In a video announcing the new Internet.org platform, Mark Zuckerberg's eyes beam straight through your soul, while he tells you dryly how Facebook is going to fix the internet. "Facebook is watching you..." his eyes say silently. Internet.org, it turns out, is a privacy nightmare.
The new Internet.org platform will let any developer create services to be delivered through Facebook's free but stripped-down version of the internet. In other words, the internet access Facebook is bringing to developing parts of the world will no longer consist solely of services cherrypicked for inclusion by some overpaid Facebook employees.
Of course, there's no such thing as a free lunch. There are still some glaring issues with Internet.org, some of which were exposed in the fine print of the new platform's guidelines.
Anyone can build an app for Internet.org, but they must be approved by Facebook before people can use them. Even then, a telecom company can decide not to offer the service, and even then, the service must allow Facebook to track users and share that data with telecom companies and the government.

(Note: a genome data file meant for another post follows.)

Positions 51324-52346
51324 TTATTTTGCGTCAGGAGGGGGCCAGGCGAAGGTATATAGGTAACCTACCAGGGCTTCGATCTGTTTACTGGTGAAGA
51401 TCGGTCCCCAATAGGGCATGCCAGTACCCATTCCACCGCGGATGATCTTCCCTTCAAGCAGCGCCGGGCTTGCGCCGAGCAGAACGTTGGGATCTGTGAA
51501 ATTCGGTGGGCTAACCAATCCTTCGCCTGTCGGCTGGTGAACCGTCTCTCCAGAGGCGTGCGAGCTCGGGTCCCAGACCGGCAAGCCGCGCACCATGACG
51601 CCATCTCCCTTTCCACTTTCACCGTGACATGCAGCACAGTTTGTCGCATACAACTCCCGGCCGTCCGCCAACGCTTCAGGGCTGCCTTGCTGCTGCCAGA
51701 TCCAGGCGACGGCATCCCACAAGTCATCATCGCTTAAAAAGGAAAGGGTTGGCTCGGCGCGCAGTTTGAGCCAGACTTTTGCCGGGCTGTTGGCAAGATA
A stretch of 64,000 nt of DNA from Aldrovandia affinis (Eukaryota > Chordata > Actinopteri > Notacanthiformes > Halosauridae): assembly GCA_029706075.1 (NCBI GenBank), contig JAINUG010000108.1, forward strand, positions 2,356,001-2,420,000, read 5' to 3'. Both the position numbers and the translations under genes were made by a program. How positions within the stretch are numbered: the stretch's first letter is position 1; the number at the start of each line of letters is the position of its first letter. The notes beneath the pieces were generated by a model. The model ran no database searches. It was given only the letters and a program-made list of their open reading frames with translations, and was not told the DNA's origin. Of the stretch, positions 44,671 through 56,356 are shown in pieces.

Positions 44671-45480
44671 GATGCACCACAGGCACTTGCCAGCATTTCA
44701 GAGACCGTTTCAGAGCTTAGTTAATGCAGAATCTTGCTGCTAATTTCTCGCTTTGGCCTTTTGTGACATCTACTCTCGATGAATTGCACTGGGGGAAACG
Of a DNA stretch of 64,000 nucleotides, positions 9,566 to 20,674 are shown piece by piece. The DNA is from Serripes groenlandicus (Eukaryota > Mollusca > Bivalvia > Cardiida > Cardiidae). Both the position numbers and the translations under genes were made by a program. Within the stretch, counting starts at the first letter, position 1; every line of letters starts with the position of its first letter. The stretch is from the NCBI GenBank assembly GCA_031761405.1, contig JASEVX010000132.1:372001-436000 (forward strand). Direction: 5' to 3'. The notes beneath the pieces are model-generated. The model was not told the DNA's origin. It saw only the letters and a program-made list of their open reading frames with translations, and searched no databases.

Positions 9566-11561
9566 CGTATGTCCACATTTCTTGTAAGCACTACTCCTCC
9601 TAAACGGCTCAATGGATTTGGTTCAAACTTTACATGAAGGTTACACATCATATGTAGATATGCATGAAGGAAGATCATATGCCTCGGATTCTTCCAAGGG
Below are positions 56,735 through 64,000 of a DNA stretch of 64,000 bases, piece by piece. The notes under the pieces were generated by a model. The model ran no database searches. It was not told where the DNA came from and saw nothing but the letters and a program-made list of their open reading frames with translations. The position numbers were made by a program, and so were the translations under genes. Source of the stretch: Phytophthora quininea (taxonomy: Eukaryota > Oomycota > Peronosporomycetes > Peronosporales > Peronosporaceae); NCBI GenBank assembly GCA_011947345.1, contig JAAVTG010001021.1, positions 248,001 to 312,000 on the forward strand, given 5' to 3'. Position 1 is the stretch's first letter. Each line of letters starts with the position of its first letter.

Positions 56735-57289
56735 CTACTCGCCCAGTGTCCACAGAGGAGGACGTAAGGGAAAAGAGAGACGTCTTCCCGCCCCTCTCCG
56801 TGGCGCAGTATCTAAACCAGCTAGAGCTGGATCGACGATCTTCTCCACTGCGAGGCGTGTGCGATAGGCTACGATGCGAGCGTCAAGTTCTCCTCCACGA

Like some sick slap in the face, the Internet.org platform also won't support encryption, so it's easier for everyone to snoop on the poor users.
This is all ironic, because Mark Zuckerberg and friends are trying to do a nice thing. They're also trying to save face a little too. The push for a more transparent Internet.org comes just days after Facebook and Zuckerberg himself came under fire for trampling all over net neutrality principles with Internet.org's lack of openness. And while this new platform seems like an apparent attempt to smooth out that controversy, it almost makes it worse.
Not only do we know that Internet.org isn't open. Now, we also know that it tramples all over users' privacy. We should expect as much from Facebook at this point. We really should.